Coffs Harbour, home to Australia’s Big Banana amusement park, played host to the International Blueberry Organization’s (IBO) annual summit today. And quite unexpectedly, bananas became a common theme at the event, serving as a cautionary tale in the danger of commodity traps.
“How do you like your fruit? With adjectives please,” said Dr. David Hughes, Emeritus Professor of food marketing at Imperial College London.
Speaking to around 330 participants in the event who in one way or another account for 90% of the world’s blueberry production, Hughes urged purveyors of the superfruit to be more descriptive in their marketing, harnessing terms like ‘freshly picked’, ‘environmentally-friendly’, ‘premium’, ‘organic’, and the list goes on.
Hughes discussed the idea of ‘known value items’ (KVI), which follows the notion shoppers can only hold around 30 product prices in their heads at a given time.
“You’ve got to be really competitive on those KVIs, and so what’s happened in the U.K. is in 2000 bananas had a 22% value share of retail fruit bowl and an average retail price of about £1.40,” he said.
“15 years later, value share halved to 11% and the average retail price of bananas in the U.K. right across the supermarkets to £0.89 per kilo. Don’t put blueberries in that position.
“Per capita consumption of bananas has climbed from 13kg to 17kg. It’s brilliant for consumers, but retail banana sales in terms of money have gone absolutely nowhere. A lack of product range has contributed to the commoditization of bananas.”
But how can blueberries avoid such a rarely discussed fate? Hughes said the industry needed to go much deeper than where it was going currently in terms of marketing.
“Ensure blueberries are part of the meal deals and snack packs, because we tend to produce, produce, produce, pop it between our legs, and hope somebody picks them at the other end.
“We assume they’ll put them in the fresh fruit and vegetable departments of supermarkets. Not good enough.
“We need to go much, much further than that. Put them where people are looking for the snacks, for their lunches…put them in pack sizes that meet their requirements; they will pay more for less, and that’s our opportunity.”
He urged the sector to continue putting out good news stories to the public about blueberries, based on sound science, and provide a differentiated offering through the idea of ‘good, better, best’ (GBB).
“You’ll see in most supermarkets across the world there’ll be cheap, regular and premium. We want to see that range in blueberries,” he said.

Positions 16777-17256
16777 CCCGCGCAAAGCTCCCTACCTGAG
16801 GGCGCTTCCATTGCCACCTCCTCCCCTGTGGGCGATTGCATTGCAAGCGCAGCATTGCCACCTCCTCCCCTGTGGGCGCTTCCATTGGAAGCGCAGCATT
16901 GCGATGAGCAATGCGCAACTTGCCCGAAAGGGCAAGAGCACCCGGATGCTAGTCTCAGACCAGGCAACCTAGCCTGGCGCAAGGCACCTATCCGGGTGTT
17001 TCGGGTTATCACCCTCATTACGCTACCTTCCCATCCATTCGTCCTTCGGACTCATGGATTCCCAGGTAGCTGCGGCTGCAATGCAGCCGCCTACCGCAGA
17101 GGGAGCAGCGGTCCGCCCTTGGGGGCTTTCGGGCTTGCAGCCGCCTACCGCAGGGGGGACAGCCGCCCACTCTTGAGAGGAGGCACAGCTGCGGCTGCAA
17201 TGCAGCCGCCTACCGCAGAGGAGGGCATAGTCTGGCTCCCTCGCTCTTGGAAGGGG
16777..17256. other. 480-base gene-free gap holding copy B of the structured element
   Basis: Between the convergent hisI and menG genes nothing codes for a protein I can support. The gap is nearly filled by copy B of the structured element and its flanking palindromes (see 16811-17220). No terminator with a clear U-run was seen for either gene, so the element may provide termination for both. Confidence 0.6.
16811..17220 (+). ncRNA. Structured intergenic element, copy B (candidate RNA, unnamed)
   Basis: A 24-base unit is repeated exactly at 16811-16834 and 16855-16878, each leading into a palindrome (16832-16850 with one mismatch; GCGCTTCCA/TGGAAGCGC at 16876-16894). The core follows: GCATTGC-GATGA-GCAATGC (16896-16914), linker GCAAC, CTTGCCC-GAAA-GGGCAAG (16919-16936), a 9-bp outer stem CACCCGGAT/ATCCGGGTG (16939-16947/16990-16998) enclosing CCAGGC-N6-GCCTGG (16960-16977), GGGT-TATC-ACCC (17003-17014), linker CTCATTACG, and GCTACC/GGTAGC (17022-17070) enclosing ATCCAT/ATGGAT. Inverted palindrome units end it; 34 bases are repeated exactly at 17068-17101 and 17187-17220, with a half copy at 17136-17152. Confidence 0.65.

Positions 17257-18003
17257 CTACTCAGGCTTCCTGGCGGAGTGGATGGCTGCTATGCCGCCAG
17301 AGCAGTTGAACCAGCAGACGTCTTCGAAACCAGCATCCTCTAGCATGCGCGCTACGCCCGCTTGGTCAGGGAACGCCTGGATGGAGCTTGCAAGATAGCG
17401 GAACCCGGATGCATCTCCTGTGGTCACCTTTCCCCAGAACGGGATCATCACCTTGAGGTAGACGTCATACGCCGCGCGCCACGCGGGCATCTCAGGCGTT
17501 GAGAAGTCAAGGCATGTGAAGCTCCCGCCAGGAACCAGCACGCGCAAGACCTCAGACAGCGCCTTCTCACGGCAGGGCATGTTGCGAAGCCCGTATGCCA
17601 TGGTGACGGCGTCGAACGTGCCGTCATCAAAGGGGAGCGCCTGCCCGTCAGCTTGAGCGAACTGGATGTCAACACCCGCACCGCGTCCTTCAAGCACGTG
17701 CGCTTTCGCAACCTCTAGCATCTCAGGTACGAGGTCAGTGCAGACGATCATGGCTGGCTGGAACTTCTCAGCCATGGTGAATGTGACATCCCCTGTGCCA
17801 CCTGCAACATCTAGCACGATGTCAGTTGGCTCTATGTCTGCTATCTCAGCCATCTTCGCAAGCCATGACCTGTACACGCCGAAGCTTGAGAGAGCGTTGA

“Give people who want to spend more an opportunity to spend more, and give those who haven’t quite got the depth of pocket an opportunity to buy something that is at a value price.”
Despite the warnings, Hughes was very positive about the fruit’s future overall.
“Blueberries are having a golden period in demand even in the more mature markets. Even if I look at the most mature markets, you can see lots of room for growth.
“Why? Because it’s intuitive – very long-term consumer trends, and global markets are nowhere near maturity.
After a talk from African Blue president Avi Weizman, who mentioned strawberries had become ‘Morocco’s bananas’, S.A.T. Royal president Jose Gandia argued choosing the right varieties was key to avoiding price deterioration in the category.
“My main reason to talk to you today is how much we are concerned for the future of blueberries in the quality of the fruit,” Gandia told participants during a question session with Weizman, who is heading up the Moroccan company in a joint venture with Australia’s Costa Group and Britain’s Total Berries.
“We are seeing that varieties are appearing in the market that have very little taste, and one of the main drawbacks that personally I see in the future is the presence of varieties that have the look but don’t have the taste.
“The challenge is that it may happen in the near future that some of the varieties being produced are not as good as the ones we have had until now, and that there will be a destruction of the appreciation of the consumer with the fruit that don’t taste [good], are too acidic or are too mushy.”
In her talk, Uruguayan Fruit Producers and Exporters Union (UPEFRUY) representative Marta Bentancur said agri-intelligence was the challenge for the industry to stay ahead.
“I would like to say that in order to not become bananas, we are working in differentiation – we are a small country with small volumes, but traceability, quality, safety and care for our people and environment are our main values and opportunities to grow in the international market,” she said.
For Very Berry Korea Corp CEO Chaesup Rim, the Coffs Harbour region’s transition to a blueberry hub was a source of inspiration.
“It’s a very nice location. It’s my first time in Coffs Harbour and the host is very kind. I was surprised at how they turned a banana city into a blueberry city, and that’s what we would like to do in Korea,” said Rim, who represents 234 blueberry growers who produce on around 500 hectares of land.
But rather than bananas, Rim said South Korea needed to move away from rice production into more profitable crops.
“The Korean people in general are not eating rice as much as before, so the general consumption of rice is coming down and farmers are looking for substitutes. So blueberries could be a very profitable substitute.”
Keep your eyes peeled on www.freshfruitportal.com for more stories from the IBO conference that we’ll be publishing throughout the week.